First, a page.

A recent survey by YouGov estimated that 45% of adults are unsatisfied with their smile and that 20% would like to undergo orthodontic treatment to improve their tooth alignment and appearance (www.bos.org.uk/news/NOWYouGovSurvey). Hence, the orthodontics industry has paid great attention to the aesthetics of orthodontic appliances, seeking to make them as invisible as possible . In this context, in 1997, Zia Chishti and Kelsey Wirth developed a barely noticeable aligner system, which they called Invisalign . This system involves the use of a series of customised aligners made of transparent plastic; if worn for a minimum of 20 h per day and replaced every 2 weeks, this system can achieve dental movements of approximately 0.25–0.33 mm per tooth, or group of teeth, per aligner. Dental movement and malocclusion correction stages are planned using virtual planning software 3D (ClinCheck), based on CAD-CAM technology, which is also used to view the final result before treatment is begun .
There are several other advantages to clear aligner systems, including aesthetics, comfort, chairside time reduction, and the fact that they can be removed for meals and oral hygiene procedures . However, like any orthodontic device, aligners do contribute to a worsening of oral health due to the accumulation of biofilm. Indeed, biofilm deposition on aligner surfaces has been clearly documented and its impact on oral health requires careful investigation [5, 6]. That being said, there have thus far been very few studies to analyse the impact of clear orthodontic aligners on the oral ecosystem, and their consequent influence on caries formation and decalcification. Nevertheless, it has been shown that adults in active treatment with clear aligners have better periodontal health than those undergoing fixed multibracket appliance treatment, who show worse plaque index, bleeding on probing and periodontal pocketing . This is likely due to the fact that clear aligners can be removed and, therefore, cleaned more effectively to remove dental plaque—a complex community of microorganisms existing on the surface of the teeth in a polymeric matrix of bacterial origin. This biofilm is the cause of many oral diseases, and it has been estimated that roughly 60% of human infections can be ascribed to microbial biofilms .
Recent research has shown that a minimal dose of chlorhexidine (0.06%) has no beneficial effect on the oral health of aligner wearers , who must keep their appliances in place for 22 h per day in order to ensure good orthodontic outcomes (though it should be mentioned that many patients also keep their aligners on while eating and drinking). While they are being worn, aligners accumulate plaque and a bacterial biofilm forms around the teeth . Aligners also limit the buffering, detergent and remineralising effects of saliva.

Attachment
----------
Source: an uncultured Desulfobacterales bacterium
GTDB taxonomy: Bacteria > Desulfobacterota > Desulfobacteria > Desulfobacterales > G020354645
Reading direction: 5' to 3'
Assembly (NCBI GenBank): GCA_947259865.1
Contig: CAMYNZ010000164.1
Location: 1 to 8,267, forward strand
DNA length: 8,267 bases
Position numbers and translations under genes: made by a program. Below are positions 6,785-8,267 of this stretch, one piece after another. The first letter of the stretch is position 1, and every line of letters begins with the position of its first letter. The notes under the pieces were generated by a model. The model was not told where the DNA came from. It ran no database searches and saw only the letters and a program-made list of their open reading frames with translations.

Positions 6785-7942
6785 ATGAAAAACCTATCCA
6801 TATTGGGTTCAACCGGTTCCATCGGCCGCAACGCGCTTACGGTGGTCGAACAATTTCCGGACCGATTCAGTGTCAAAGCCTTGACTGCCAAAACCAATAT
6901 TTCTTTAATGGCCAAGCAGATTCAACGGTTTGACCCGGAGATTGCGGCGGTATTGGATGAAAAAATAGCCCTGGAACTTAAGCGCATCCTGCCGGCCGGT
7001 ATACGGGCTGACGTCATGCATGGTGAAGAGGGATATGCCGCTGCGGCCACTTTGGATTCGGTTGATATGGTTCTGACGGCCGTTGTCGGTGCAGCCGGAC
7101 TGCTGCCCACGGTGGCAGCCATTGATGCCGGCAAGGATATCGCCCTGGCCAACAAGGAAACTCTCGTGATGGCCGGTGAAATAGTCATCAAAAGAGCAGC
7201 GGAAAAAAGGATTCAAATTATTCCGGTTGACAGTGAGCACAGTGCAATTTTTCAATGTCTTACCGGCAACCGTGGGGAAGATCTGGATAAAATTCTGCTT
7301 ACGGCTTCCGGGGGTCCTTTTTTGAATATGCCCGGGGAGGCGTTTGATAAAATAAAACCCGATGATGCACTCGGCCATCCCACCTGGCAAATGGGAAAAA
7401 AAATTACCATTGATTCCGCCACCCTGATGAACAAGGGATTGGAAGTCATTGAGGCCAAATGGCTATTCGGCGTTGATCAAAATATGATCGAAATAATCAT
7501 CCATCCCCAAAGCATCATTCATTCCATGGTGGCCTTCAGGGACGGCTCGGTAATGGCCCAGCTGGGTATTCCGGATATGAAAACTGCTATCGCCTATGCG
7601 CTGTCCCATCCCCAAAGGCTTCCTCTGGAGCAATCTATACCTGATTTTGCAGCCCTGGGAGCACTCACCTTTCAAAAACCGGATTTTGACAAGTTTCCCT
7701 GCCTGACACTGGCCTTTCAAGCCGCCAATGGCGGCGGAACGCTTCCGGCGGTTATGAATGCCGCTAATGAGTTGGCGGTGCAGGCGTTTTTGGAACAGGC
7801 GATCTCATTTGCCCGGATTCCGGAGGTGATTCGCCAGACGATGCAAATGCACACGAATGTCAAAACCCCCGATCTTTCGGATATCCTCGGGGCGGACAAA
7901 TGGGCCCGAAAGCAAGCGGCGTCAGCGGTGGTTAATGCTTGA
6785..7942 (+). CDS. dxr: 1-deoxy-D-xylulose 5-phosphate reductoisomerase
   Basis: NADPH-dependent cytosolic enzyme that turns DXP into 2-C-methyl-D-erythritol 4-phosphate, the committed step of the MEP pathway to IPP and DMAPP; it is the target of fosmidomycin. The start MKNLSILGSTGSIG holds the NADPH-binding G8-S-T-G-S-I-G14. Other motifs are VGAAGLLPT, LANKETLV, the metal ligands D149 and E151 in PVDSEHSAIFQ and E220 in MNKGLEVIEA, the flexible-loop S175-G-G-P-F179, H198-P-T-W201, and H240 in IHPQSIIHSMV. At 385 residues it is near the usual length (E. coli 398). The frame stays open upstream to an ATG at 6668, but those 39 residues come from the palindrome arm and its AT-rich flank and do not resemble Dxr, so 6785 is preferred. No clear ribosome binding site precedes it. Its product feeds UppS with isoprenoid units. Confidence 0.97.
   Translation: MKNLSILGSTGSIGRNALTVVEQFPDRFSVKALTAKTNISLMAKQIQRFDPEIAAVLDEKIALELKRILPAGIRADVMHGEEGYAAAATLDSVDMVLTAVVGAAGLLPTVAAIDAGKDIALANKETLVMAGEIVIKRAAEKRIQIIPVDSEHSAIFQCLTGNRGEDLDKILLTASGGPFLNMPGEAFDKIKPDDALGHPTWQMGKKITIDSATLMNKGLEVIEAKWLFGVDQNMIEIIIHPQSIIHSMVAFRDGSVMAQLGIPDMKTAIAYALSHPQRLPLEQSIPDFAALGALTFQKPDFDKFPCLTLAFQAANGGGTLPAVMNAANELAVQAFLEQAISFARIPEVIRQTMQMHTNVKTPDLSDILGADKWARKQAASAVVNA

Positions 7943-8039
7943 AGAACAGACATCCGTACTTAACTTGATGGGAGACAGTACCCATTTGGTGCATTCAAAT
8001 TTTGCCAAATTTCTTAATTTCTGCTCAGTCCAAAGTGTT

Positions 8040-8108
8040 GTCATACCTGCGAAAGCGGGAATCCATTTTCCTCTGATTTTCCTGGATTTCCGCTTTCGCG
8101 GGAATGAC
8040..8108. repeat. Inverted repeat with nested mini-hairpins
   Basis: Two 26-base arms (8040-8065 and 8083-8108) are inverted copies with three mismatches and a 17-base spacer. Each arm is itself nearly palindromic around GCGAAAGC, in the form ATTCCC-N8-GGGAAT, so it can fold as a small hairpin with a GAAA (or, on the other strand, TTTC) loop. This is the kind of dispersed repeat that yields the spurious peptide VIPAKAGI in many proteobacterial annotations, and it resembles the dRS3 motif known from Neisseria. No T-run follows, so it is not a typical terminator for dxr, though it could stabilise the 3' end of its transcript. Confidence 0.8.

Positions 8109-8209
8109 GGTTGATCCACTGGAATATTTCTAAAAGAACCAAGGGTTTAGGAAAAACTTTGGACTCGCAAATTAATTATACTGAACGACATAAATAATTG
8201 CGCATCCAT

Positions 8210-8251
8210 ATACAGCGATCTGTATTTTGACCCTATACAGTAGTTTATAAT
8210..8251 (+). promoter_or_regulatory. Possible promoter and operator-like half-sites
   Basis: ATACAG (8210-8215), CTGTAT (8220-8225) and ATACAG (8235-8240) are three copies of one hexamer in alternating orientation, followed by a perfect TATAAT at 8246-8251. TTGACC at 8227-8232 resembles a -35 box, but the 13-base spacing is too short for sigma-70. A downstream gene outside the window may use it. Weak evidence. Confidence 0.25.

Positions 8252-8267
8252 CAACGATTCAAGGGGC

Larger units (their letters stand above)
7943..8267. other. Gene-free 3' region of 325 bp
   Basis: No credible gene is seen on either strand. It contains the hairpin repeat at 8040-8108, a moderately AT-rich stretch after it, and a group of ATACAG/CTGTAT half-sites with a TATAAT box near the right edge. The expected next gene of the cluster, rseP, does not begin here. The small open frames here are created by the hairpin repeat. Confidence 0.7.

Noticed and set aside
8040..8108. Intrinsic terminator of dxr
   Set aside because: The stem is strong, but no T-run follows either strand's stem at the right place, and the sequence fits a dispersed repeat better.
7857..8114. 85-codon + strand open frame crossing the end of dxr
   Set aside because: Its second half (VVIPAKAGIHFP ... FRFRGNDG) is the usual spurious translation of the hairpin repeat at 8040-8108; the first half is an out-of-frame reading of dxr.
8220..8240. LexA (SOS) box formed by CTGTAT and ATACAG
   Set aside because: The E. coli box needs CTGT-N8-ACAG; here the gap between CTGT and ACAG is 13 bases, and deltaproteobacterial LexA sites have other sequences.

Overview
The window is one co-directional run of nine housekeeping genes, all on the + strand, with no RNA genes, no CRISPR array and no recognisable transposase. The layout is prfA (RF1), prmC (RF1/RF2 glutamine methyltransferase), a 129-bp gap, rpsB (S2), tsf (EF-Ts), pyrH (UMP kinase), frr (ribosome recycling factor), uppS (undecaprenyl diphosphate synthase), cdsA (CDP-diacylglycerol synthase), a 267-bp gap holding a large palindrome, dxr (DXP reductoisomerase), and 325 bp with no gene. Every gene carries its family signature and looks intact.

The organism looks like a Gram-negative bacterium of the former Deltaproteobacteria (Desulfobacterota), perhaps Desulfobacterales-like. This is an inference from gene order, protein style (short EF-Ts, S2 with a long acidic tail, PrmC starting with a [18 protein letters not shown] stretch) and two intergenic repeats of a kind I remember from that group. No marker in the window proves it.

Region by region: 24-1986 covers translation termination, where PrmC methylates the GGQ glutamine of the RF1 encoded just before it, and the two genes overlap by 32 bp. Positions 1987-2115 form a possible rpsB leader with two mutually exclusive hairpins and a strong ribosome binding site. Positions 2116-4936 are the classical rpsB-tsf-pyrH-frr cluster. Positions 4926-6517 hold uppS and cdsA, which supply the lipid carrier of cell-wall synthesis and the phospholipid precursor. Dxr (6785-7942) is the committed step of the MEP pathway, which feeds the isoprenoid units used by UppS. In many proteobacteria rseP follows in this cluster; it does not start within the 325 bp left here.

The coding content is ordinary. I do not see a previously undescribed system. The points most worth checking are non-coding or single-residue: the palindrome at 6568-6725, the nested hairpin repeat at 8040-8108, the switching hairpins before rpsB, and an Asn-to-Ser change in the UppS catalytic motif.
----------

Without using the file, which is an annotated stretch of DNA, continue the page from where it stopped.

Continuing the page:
The biofilm on the enamel is not disturbed by the mechanical action of the lips, cheeks and tongue if an aligner is in place. In fact, one of the main characteristics of the biofilm is the cellular adhesion that occurs between microorganisms and non-exfoliative surfaces. The structure of the biofilm changes according to the bacterial species it is composed of [11,12,13,14], but the way in which it is organised protects against the action of chemical and pharmaceutical agents. Indeed, all infections closely linked to the development of the biofilm are highly resistant to non-invasive treatments (i.e. pharmacological) [12, 15, 16].
However, it has been demonstrated that oral bacteria can be destroyed by ultrasonication, via a mechanical phenomenon known as cavitation (bubble formation) . Hence, in a recent study, published by the Journal of Clinical Orthodontics in 2013, Moshiri et al.  included this method of cleaning in a list of recommendations they drew up for orthodontists. They also included it in the suggested home hygiene protocol to be given to patients in order to ensure optimal outcomes in aligner therapy. In particular, they advised that patients should refrain from eating with their aligners in, remove any white deposits from their aligners, brush their teeth with a soft brush for two minutes, use dental floss and rinse with fluoride mouthwash in the evening, and always put clean aligners into a clean mouth. For aligner cleaning, they advised the use of either an ultrasonic bath or the Invisalign Cleaning System detergent. However, they cited no specific information regarding the efficacy of these methods.
Hence, in order to provide more information on the topic, we set out to conduct a comparative SEM (scanning electron microscopy) study of various appliance cleaning strategies in real-world patients being treated using F22 aligners [18, 19].